Blade Runner wasn’t the only piece of culture from the 1980s to take a look at what life might be like in the current decade, specifically in Los Angeles. In 1988, the now-defunct Los Angeles Times Magazine set out to make some predictions of what the city would look like in 2013, 25 years later.
The cover story of the magazine’s April 3, 1988 edition showed a futuristic downtown L.A., crisscrossed with electrically charged, multi-tiered freeways, with what appear to be self-driving cars zipping by. The article itself imagined a day in the life of the fictional Morrow family of the L.A. suburb Granada Hills, as “profiled” by the magazine in 2013 by science fiction writer Nicole Yorkin.
Last week, the LA Times, along with an engineering class at USC, revisited the archives to assess what it predicted correctly versus incorrectly (Note: the magazine took a pretty optimistic opinion about print, and didn’t predict its own demise in 2012). The things they get right are as interesting as what they missed.
Here’s a scorecard:
The Morrows begin every morning when its “Smart House” automatically turns on: “In the kitchen, the coffee maker begins dripping at the same time the oven switches itself on to bake a fresh batch of cinnamon rolls.”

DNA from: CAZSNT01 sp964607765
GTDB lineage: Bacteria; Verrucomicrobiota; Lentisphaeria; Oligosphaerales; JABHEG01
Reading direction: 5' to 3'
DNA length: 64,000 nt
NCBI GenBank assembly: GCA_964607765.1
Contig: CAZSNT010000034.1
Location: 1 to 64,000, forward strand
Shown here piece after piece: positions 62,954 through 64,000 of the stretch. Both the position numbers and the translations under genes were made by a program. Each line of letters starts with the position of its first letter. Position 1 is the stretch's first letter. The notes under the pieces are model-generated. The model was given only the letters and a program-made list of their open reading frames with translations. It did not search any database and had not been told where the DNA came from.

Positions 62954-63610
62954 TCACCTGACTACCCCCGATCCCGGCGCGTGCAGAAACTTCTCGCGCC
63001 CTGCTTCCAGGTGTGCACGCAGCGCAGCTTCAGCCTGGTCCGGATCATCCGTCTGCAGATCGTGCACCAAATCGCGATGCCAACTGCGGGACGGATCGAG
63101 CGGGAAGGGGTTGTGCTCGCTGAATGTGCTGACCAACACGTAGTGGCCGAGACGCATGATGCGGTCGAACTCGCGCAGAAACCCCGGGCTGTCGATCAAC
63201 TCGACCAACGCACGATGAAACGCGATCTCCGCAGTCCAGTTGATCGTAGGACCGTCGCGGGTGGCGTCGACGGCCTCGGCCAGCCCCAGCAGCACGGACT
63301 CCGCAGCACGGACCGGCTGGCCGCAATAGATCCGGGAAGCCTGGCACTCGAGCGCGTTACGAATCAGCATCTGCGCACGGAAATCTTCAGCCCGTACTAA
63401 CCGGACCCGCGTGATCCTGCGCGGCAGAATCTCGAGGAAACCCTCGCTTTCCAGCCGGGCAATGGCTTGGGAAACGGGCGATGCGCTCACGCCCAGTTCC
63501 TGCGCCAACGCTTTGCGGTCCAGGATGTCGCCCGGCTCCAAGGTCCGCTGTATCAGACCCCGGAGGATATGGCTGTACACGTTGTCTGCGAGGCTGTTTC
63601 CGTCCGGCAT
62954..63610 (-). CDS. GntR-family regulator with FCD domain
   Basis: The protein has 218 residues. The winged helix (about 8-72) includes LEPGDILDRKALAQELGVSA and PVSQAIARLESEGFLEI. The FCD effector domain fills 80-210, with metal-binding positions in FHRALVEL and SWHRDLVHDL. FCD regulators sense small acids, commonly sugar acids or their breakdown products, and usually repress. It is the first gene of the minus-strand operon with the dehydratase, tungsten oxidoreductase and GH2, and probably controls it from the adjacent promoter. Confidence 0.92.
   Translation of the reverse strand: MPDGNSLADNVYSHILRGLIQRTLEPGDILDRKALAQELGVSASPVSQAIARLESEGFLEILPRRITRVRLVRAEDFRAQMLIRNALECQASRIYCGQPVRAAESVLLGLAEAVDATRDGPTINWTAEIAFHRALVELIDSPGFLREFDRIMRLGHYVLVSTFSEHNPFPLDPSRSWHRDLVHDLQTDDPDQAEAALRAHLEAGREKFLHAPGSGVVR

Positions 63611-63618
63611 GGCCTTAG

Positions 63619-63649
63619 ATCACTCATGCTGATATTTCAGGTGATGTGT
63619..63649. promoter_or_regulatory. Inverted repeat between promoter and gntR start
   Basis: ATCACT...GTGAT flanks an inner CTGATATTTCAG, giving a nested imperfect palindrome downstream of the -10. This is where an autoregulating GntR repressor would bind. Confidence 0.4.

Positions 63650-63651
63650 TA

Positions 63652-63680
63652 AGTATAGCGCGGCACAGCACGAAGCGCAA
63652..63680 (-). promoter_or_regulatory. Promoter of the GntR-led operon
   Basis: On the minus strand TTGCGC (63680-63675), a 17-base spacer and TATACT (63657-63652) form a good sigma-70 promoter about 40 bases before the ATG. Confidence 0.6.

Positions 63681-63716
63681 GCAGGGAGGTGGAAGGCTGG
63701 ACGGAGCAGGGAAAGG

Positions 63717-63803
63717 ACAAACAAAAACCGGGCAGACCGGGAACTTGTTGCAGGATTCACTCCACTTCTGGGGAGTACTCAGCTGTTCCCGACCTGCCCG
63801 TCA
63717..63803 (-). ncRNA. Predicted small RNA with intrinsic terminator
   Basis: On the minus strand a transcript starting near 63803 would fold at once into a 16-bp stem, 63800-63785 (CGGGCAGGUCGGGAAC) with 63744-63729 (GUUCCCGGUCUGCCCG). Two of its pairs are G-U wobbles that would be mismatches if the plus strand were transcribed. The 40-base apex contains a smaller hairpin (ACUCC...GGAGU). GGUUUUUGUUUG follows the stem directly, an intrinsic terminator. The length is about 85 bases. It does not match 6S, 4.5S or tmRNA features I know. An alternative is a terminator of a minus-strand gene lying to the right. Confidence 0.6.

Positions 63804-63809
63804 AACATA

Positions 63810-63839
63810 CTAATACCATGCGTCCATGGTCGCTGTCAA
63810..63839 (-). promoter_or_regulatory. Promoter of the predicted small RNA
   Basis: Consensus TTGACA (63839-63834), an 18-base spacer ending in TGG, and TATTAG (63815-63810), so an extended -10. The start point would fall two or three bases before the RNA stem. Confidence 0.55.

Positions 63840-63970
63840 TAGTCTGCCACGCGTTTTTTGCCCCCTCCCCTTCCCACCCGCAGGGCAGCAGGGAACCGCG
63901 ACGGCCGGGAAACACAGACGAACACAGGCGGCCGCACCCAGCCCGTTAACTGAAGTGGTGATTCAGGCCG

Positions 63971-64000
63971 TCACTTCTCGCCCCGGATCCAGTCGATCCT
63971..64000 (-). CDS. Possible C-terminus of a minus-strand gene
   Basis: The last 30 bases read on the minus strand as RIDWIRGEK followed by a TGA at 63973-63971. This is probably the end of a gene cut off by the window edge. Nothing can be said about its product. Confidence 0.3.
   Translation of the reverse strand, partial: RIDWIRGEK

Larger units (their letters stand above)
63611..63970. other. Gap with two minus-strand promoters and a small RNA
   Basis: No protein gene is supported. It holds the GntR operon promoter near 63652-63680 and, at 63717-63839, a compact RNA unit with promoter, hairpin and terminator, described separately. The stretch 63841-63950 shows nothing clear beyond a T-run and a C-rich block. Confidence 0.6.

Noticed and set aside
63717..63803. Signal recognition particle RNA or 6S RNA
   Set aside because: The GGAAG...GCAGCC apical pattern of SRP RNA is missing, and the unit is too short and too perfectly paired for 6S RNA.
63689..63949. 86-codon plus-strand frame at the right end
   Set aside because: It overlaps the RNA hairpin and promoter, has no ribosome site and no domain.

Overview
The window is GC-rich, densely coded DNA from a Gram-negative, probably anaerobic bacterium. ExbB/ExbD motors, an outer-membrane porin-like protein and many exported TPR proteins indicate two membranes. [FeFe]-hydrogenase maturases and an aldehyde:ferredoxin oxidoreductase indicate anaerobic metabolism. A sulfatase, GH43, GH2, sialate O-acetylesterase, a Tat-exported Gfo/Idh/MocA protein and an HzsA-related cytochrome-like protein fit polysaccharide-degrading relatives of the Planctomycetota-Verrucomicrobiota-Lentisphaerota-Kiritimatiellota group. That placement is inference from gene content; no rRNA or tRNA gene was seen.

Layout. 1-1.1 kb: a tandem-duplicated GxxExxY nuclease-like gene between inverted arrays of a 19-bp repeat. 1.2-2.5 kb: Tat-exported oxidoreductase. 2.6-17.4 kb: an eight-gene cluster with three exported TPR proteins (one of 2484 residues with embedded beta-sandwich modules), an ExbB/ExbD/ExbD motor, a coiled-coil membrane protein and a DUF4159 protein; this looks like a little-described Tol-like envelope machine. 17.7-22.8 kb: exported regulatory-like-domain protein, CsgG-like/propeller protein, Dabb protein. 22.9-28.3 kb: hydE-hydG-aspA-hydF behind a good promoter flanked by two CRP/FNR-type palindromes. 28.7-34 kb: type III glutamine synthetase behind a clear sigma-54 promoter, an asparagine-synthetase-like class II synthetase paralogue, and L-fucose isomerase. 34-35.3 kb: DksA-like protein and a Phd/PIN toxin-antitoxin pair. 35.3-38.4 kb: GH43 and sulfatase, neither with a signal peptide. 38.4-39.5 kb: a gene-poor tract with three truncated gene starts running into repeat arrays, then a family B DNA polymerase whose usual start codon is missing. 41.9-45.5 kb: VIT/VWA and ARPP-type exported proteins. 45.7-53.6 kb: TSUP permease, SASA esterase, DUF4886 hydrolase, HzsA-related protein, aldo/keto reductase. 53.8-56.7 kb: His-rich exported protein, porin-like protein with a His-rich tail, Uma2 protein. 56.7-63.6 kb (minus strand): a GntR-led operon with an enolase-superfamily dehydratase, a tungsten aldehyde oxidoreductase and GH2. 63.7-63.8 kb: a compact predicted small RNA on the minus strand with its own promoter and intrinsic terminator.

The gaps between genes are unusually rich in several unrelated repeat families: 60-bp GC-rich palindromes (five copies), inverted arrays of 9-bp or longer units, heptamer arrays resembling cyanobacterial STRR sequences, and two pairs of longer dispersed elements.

While this isn’t the norm for the American family yet, the past few years have proved a turning point for home devices hooking up with the Internet, to become more programmable and serve humans, rather than humans serving them. More prosaically, we’ve had coffee makers and bread makers with timers for years.
The article also predicts that each morning the Morrows’ laser-jet printer would automatically print off a feed of news stories most interesting to them. While the way people read the news has certainly gotten more personal, the most common medium of delivery would be the smart phone, not the printer (though this tiny printer that prints you a tiny newspaper might mean this is coming).
GPS and the computerization of cars:
The writers accurately predict that by 2013, cars would come standard with computers that control most of the settings, along with GPS systems for navigation. They also predict self-driving cars, which Google assures us are on the way.
Ubiquitous robo-servants and robo-pets
We’re not quite there yet. Yorkin describes the Morrows’ son being greeted every morning with his pet dog robot, while a robot with a Southern accent makes the family’s beds each morning. Sadly, digital pets haven’t advanced that much since the Tamagachi, while robots in the home can barely handle vacuuming the floor.
Check out the full old article here, and read about the way that 1988 futurists anticipated digitally connected classrooms, and wrongly anticipated a future L.A. strangled by crime and less diverse than it actually is today.